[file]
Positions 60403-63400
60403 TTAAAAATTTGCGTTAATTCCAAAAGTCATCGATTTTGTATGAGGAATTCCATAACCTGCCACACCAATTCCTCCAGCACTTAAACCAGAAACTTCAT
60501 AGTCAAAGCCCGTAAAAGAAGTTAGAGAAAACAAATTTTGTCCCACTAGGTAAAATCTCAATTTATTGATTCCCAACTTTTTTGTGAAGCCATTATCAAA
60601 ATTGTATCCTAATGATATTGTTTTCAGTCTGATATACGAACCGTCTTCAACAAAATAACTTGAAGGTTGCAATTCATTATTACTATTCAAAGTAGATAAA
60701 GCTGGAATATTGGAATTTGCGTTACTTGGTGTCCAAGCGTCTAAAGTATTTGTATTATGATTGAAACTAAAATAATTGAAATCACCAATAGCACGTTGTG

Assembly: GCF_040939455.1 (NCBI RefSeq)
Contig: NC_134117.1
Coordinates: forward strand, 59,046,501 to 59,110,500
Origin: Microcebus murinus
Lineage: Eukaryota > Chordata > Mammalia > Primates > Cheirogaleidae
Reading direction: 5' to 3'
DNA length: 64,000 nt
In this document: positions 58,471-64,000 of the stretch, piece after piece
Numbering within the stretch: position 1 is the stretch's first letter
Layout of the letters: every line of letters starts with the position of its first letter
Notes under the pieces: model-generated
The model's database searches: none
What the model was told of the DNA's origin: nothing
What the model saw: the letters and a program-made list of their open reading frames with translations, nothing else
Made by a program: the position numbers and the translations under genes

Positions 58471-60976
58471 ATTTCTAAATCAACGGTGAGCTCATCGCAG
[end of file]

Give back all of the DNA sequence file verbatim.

Positions 60403-63400
60403 TTAAAAATTTGCGTTAATTCCAAAAGTCATCGATTTTGTATGAGGAATTCCATAACCTGCCACACCAATTCCTCCAGCACTTAAACCAGAAACTTCAT
60501 AGTCAAAGCCCGTAAAAGAAGTTAGAGAAAACAAATTTTGTCCCACTAGGTAAAATCTCAATTTATTGATTCCCAACTTTTTTGTGAAGCCATTATCAAA
60601 ATTGTATCCTAATGATATTGTTTTCAGTCTGATATACGAACCGTCTTCAACAAAATAACTTGAAGGTTGCAATTCATTATTACTATTCAAAGTAGATAAA
60701 GCTGGAATATTGGAATTTGCGTTACTTGGTGTCCAAGCGTCTAAAGTATTTGTATTATGATTGAAACTAAAATAATTGAAATCACCAATAGCACGTTGTG

Assembly: GCF_040939455.1 (NCBI RefSeq)
Contig: NC_134117.1
Coordinates: forward strand, 59,046,501 to 59,110,500
Origin: Microcebus murinus
Lineage: Eukaryota > Chordata > Mammalia > Primates > Cheirogaleidae
Reading direction: 5' to 3'
DNA length: 64,000 nt
In this document: positions 58,471-64,000 of the stretch, piece after piece
Numbering within the stretch: position 1 is the stretch's first letter
Layout of the letters: every line of letters starts with the position of its first letter
Notes under the pieces: model-generated
The model's database searches: none
What the model was told of the DNA's origin: nothing
What the model saw: the letters and a program-made list of their open reading frames with translations, nothing else
Made by a program: the position numbers and the translations under genes

Positions 58471-60976
58471 ATTTCTAAATCAACGGTGAGCTCATCGCAG